HAYWARD -- The girlfriend of Ricky Ziesmer, a felon killed by Cort Holbrook in a March 2011 road rage incident in Livermore, was arrested in court Thursday during her witness testimony.
The defense's attorney revealed she had a $25,036 warrant for her arrest.
Roschelle Morgan teared up at the end of the second day of the murder trial as Judge Kevin Murphy explained in front of the jury that she would be remanded into custody for an outstanding felony drug warrant out of Napa County.
"Why did you still come to court despite knowing you could be taken into custody?" asked Deputy District Attorney Brian Owens.
"It was the right thing to do for Rick," Morgan said through choked sobs.
Ziesmer, 48, of Fremont, was stabbed in the altercation by Holbrook, who has said it was self-defense after Ziesmer beat him to the ground and then came back at him.
The defense had alleged in court that Morgan may have altered her statement in hopes of special consideration on her own felony warrants for being a cooperative witness.
Owens played for the courtroom a videotape of Morgan's statement to Livermore police on March 9, 2011 to eliminate concern that she was made promises in exchange for cooperation.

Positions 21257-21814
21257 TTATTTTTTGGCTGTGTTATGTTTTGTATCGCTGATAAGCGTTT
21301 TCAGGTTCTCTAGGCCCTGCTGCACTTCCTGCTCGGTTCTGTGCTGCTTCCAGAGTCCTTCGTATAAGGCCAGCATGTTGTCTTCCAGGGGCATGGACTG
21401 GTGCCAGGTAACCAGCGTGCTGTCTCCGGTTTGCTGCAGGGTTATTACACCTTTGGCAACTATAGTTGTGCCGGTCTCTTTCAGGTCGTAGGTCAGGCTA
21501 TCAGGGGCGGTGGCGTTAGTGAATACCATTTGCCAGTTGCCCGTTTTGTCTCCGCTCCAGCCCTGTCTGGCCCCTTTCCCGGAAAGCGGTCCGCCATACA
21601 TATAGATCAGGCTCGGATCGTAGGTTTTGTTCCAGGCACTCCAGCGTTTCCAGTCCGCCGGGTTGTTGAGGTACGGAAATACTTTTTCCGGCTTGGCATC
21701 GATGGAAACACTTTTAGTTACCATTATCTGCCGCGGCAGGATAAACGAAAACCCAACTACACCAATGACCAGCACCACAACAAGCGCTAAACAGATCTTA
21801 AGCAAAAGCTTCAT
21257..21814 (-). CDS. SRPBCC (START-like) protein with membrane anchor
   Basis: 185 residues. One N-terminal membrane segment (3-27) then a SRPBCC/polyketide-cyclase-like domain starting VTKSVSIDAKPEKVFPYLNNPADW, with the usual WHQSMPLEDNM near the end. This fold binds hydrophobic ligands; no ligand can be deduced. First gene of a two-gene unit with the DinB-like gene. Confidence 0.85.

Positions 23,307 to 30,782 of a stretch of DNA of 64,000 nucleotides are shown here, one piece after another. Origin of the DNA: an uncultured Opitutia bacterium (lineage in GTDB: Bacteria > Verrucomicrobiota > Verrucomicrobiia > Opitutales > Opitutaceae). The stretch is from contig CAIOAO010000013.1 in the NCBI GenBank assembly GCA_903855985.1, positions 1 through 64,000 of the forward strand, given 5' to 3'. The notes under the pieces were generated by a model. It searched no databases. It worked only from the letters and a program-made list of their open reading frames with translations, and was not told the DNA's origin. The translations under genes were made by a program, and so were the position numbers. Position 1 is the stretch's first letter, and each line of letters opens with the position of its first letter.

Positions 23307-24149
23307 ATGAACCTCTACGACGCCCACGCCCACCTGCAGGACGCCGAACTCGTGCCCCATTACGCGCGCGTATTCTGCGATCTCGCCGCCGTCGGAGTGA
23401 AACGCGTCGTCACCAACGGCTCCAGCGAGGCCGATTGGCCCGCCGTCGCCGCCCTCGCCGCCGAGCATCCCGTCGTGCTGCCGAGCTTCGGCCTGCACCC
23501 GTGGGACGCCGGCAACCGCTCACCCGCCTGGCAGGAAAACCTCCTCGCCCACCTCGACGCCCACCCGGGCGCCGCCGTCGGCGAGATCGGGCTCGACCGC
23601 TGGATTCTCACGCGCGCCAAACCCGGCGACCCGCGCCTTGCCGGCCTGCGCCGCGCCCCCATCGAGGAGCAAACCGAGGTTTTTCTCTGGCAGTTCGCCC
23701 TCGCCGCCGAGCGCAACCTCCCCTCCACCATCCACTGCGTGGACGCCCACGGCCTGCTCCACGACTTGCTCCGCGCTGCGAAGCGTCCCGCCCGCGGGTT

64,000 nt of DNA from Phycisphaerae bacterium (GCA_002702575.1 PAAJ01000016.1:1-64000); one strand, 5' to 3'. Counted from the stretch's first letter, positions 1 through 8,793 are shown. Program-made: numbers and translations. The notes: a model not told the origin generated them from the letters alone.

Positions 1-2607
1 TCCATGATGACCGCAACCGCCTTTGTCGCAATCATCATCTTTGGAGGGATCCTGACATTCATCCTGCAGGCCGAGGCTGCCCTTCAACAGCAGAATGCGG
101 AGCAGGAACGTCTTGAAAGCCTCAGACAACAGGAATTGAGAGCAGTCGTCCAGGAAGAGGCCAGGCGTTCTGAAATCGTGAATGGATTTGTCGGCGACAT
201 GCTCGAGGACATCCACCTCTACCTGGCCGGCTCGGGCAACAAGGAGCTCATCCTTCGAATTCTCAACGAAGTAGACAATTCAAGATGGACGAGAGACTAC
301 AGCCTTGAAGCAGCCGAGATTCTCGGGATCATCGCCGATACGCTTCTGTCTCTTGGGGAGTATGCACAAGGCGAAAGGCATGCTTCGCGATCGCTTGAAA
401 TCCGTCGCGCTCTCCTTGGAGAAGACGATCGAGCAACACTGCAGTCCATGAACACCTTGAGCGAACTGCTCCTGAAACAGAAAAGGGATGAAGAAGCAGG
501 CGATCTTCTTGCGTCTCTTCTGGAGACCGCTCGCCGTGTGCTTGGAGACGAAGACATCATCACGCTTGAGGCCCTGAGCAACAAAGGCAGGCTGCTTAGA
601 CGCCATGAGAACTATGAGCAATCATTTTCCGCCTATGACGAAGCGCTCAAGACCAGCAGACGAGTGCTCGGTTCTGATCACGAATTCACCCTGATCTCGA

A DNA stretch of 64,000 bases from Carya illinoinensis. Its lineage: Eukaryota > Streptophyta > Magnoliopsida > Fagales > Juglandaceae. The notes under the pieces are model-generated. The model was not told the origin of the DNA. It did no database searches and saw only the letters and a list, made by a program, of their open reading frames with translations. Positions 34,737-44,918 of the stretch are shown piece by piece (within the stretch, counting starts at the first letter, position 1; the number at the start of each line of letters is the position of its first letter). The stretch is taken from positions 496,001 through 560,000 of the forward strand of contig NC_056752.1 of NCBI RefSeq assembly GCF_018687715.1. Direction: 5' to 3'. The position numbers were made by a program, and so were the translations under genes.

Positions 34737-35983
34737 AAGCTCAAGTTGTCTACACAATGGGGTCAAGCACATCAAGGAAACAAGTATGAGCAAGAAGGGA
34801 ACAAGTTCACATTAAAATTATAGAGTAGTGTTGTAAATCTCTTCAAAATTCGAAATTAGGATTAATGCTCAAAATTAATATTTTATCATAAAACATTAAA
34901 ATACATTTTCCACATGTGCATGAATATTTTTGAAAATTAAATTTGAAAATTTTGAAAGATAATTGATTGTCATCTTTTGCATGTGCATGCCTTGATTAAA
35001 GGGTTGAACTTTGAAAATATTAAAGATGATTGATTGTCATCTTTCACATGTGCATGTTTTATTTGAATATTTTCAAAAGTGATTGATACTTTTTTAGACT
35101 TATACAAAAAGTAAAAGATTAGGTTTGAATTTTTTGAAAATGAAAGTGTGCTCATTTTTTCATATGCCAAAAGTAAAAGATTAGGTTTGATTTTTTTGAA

Asked why she left the killing scene instead of staying to wait for police, Morgan
"I was just trying to get away from him," Morgan said. "I thought he was on the phone with his good ol' boys, his homeboys. I thought he was calling them to swoop me up and get rid of me so I couldn't testify for Rick."
Holbrook's attorney, Timothy Rien, asked Morgan why she took so long to arrive at the hospital where Ziesmer was undergoing surgery for stab wounds to his heart and lungs.
"I feared there was something wrong with him, and I didn't want to know that yet," Morgan said.
"Was the reason you didn't want to stop because of drugs?" Rien asked.
"Absolutely not," Morgan said.
Dr. John Iocco, a board certified forensic pathologist for the Alameda County Coroner's Office, told jurors, who were shown photos of Ziesmer's stab wounds, that the smaller of the two wounds shown on Ziesmer's torso was the major contributor to Ziesmer's death, puncturing not only the lungs, but going through the front and the back of the tip of Ziesmer's heart. The larger wound was several inches deep into the shell of the lung, causing it to collapse.
The defense argued that the smaller wound, located just south of where Ziesmer was sewn up after emergency surgery, was exacerbated by the operation; saying that a man able to jog to his car, drive himself to the hospital and be conversant with emergency crews could not have been functioning so well considering the damage to his heart.
Holbrook was taken back into custody following the day's proceedings. The trial will continue Monday at the Hayward Hall of Justice.